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Managers At Risk of Emotional Burnout When Managing Neurodivergent Employees

Carly Godden  |  04/07/2020

Workplaces need to provide adequate training and support to avoid a drop in employee productivity. 
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Managers can experience emotional burnout if they are not equipped with the right support to manage their neurodivergent employees, UK researchers have warned. 

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Consequently, neurodivergent employees will face a drop in productivity, say the researchers, who were mostly from Heriot Watt University and the University of Sterling. 

The findings come from interviews of 28 line managers in the UK transport industry, who were asked about their personal experiencing managing neurodivergent employees. In particular, the interviews focused on the emotional labour of managers and their neurodivergent employees, as well as the broader team, customers and formal support services. 

According to the researchers, managers in the UK transport sector are primarily responsible for making reasonable, practical adjustments to the environment and workplace tasks for their neurodivergent employees. 

However, the study found that managers lacked formal training and support, leading to a sense of isolation. Encouraging orderly work habits was reportedly time-consuming and emotionally draining. 

One manager said: “I had to plan anything that came out of the blue, as he found it hard to cope with, and his delivery was quite slow, so it was a case of planning everything upfront with him and having a lot of dialogue. Spoke to him probably more than my other staff because we couldn’t articulate through email that well, like instructions … It takes more time to manage … it definitely has an impact.”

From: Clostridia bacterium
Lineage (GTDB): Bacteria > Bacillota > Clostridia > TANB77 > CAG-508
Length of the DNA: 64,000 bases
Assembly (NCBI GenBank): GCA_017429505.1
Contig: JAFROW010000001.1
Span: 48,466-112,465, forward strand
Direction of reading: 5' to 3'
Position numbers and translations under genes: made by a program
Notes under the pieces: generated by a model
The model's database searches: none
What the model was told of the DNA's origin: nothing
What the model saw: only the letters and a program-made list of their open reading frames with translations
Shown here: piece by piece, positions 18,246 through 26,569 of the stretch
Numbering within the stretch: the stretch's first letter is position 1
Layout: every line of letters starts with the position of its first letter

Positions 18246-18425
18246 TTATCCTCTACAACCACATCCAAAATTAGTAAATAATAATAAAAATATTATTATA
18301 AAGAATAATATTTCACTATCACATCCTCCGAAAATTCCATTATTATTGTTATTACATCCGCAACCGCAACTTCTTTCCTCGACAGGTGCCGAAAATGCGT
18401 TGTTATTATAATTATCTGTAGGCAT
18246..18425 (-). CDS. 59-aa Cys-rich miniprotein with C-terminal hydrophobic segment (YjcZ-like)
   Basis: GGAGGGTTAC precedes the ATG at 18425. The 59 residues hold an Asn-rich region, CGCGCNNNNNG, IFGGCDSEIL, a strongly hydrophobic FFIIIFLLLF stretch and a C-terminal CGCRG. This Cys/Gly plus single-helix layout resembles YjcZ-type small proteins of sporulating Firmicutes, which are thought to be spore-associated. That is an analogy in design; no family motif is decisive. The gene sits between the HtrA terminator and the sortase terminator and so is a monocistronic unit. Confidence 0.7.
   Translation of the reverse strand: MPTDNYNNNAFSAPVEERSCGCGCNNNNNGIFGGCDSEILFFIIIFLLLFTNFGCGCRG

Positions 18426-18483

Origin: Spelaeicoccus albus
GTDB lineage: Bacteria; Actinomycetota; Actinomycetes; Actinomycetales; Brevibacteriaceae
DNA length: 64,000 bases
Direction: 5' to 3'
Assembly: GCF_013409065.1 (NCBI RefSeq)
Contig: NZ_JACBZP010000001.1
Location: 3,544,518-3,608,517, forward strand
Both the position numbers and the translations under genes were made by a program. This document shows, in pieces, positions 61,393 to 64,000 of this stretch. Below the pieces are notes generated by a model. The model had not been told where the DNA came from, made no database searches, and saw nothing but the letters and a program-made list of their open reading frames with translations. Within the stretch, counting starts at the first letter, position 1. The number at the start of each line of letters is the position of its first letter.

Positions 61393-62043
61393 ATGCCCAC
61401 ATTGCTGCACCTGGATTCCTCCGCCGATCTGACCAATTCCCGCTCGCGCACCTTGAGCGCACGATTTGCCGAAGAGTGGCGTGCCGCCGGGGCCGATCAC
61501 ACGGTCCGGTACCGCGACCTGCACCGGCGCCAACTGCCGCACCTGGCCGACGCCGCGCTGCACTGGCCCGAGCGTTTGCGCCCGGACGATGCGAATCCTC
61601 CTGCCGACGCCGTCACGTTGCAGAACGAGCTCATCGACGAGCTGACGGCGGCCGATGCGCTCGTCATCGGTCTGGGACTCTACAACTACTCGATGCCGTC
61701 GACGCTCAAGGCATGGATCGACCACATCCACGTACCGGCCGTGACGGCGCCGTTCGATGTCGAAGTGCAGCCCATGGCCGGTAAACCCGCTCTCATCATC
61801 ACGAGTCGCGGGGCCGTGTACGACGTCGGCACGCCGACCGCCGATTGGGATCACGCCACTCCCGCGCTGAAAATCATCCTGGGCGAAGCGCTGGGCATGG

Other managers reported expending emotional energy on creating work-arounds to communication and task-related issues. Often, they had to make these accommodations while preserving the privacy of their employee's diagnosis. 

Some managers noted that it was easier when the wider team was aware of the employee’s neurodivergent condition and were actively onboarded on understanding how to work with their condition. 

As one participant reported, “I’ve been lucky in that I’ve had the relationship with the [team] involved to be able to say: you trust me on this one […] In the case of the guy with dyslexia, he went on to be quite open about it [to the team] and people understand when you’re open.” 

However, managers often reported feelings of frustration and stress in coping with the emotional outlay, as well as difficulties in accessing formal organisation support. They also had to balance medical advice on accommodations with workplace expectations. 

“From a business point of view it’s hard to do and you’ve got to get a balance that’s right for the business, being a team leader and a manager but also helping and supporting that person and it is quite difficult,” said one manager. 

The researchers advise that line managers are provided with autonomy, information, resources and relevant skills to navigate their exchanges with their neurodivergent colleagues and to minimise team conflict.

They conclude that providing ample time for line managers to build long term and trusting relationships with neurodivergent employees will minimise strain on the line manager, and in turn provide a better basis for neurodivergent to flourish in the workplace. 

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